The defendant again testified to a somewhat less credible version of events. He testified that Officer Cepeda pulled out of the vehicle. (Tr. 215.) He testified that Officer Cepeda took his knife, frisked him, and then placed him in handcuffs, before bringing him to the back of the vehicle where he was supervised by Office Pacheco. (Tr. 216, 237.) While standing at the back of the Acura, the defendant and Officer Pacheco allegedly discussed the defendant's pending case from June and the defendant told Officer Pacheco that the defendant and his girlfriend had resolved their differences and were going to have a baby. (Tr. 216, 239.) The defendant testified that while he was speaking to Officer Pacheco, Officers Cepeda and Santiago were searching the car. (Tr. 216.) The defendant testified that Officer Pacheco then placed the defendant into the back of the patrol car, and that it was only while he was in the back of the patrol car that Officer Cepeda found the gun in his car. (Tr. 216-17.) This version is directly contrary to the testimony of the three officers, including the clear recollection of each officer that Officer Cepeda only motioned to handcuff the defendant after she had found the gun. Moreover, Officer Cepeda's testimony is far more credible given that all she had to do was conduct a quick search to determine that the gun was indeed in the raised compartment where she expected to find it. There was hardly enough time or reason for the defendant to have a leisurely conversation at the rear of the car and to be placed into the police car before the weapon was found. Officer Pacheco testified credibly that he and Officer Santiago only had the defendant at the rear of the vehicle "momentarily" before Officer Cepeda motioned to handcuff the defendant. (Tr. 173.) Indeed, the defendant's testimony that he was placed in handcuffs and placed in the back of the police car is inconsistent with his testimony that he did not know he was being arrested. (Tr. 238.)
Later in the day, Officer Cepeda issued the defendant a traffic summons for double parking. (Tr. 41-42; GX 212). She exercised her discretion not to cite the defendant for the illegal U-turn. (Tr. 42-43.) That the officers had in fact observed the defendant both make an illegal U-Turn and double park is supported by the fact that the defendant recalls being asked whether he wanted a summons for double parking or the illegal U-Turn and saying that he preferred the summons for double parking because it would not count as heavily on his license. (Tr. 225, 240.)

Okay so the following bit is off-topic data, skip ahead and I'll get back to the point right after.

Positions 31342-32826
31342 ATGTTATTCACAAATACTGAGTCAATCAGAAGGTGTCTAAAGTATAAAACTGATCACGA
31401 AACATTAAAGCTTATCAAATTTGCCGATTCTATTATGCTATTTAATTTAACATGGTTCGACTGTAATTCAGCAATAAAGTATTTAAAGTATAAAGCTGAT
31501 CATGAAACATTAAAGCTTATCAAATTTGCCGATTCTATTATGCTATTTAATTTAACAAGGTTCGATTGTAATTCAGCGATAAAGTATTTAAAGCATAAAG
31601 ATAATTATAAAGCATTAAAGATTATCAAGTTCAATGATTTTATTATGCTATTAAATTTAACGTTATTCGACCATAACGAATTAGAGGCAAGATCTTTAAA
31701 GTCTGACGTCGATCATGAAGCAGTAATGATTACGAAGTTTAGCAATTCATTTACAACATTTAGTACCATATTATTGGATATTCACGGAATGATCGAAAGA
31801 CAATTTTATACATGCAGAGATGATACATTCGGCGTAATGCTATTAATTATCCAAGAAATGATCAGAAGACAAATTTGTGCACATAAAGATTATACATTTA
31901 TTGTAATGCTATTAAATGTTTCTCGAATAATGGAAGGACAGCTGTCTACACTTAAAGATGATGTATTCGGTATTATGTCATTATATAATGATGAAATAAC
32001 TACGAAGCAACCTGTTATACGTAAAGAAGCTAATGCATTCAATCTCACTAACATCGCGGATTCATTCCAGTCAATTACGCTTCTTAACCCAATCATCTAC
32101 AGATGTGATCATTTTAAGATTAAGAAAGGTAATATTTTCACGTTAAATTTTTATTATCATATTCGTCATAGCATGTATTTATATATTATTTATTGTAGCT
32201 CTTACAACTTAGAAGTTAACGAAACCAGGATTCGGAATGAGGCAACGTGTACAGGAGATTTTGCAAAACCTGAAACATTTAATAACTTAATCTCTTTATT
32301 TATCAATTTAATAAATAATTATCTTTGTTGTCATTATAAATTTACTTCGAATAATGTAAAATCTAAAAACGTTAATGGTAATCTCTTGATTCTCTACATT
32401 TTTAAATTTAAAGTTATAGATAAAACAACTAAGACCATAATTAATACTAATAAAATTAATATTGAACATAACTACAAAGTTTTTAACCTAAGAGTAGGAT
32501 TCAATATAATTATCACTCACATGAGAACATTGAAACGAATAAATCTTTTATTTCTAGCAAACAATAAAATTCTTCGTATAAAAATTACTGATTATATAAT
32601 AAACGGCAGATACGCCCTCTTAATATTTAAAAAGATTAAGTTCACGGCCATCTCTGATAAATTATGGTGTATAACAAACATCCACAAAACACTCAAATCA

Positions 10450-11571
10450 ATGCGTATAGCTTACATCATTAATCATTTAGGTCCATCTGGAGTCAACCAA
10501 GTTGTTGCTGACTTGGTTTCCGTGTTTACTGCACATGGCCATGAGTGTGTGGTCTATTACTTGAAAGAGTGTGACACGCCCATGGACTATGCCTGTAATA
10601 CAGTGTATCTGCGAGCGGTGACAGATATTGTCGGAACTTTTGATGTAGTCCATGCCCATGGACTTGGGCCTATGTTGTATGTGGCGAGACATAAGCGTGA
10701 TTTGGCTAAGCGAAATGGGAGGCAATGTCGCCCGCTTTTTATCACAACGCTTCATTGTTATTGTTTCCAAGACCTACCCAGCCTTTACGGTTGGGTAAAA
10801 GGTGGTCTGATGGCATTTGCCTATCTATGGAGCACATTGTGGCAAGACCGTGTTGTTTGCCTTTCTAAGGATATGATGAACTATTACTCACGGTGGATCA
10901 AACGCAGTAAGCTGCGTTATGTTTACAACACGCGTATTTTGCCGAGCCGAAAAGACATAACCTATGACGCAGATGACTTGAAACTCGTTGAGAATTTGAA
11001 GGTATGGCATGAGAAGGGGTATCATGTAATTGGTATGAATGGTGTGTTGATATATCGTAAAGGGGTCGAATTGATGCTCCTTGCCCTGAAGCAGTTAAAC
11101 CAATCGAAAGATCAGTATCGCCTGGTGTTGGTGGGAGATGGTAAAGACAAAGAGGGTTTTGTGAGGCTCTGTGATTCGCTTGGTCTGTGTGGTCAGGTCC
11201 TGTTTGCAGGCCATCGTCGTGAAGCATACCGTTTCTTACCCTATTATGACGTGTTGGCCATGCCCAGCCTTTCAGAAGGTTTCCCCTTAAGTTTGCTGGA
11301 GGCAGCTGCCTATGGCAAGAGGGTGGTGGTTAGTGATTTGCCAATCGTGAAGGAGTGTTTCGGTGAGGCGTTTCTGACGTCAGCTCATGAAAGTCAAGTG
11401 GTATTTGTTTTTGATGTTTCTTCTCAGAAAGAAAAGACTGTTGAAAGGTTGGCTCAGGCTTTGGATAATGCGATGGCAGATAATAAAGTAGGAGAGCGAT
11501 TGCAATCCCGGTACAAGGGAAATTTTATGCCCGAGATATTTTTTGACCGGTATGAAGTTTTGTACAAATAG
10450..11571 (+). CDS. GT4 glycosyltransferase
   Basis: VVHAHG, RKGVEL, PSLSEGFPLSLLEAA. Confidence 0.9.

The defendant argues that the gun must be suppressed for two reasons. First, he argues, the initial stop was not supported by probable cause and anything found as a result was the fruit of that unconstitutional seizure. Second, he continues, even if that stop was legal, the subsequent search of the dashboard compartment was unconstitutional. The Government responds by arguing that the initial stop was supported by probable cause that the defendant had committed a traffic violation, and that the search was justified either as a protective search or under the automobile exception to the Fourth Amendment.
Warrantless searches "are per se unreasonable under the Fourth Amendment - subject only to a few specifically established and well-recognized exceptions." Katz v. United States, 389 U.S. 347, 357 (1967); see also Terry v. Ohio, 392 U.S. 1, 20 (1968); United States v. Scopo, 19 F.3d 777, 782 (2d Cir. 1994). Once a defendant has established a basis for a motion to suppress evidence, the Government bears the burden of proving, by a preponderance of the evidence, that the officers' actions were lawful. United States v. Echevarria, 692 F. Supp. 2d 322, 332 (S.D.N.Y. 2010) (collecting cases).
A traffic stop constitutes a limited seizure within the meaning of the Fourth Amendment. Scopo, 19 F.3d at 781. Accordingly, such stops "must be justified by probable cause or a reasonable suspicion, based on specific and articulable facts, of unlawful conduct." Id. (internal quotation marks omitted). Probable cause exists "when the officers have knowledge or reasonably trustworthy information of facts and circumstances that are sufficient in themselves to warrant a person of reasonable caution in the belief that (1) an offense has been or is being committed (2) by the person to be arrested." United States v. Fisher, 702 F.2d 372, 375 (2d Cir. 1983). In making a reasonable suspicion determination, a court must look at the "totality of the circumstances" of the case to see whether the officer had a "particularized and objective basis" for suspecting legal wrongdoing. See United States v. Arvizu, 534 U.S. 266, 273 (2002). The officer's subjective motivation for a traffic stop is irrelevant. Whren v. United States, 517 U.S. 806, 812 (1996); see also Ashcroft v. Al-Kidd, No. 10-98, slip op. at 4 (S. Ct. May 31, 2011).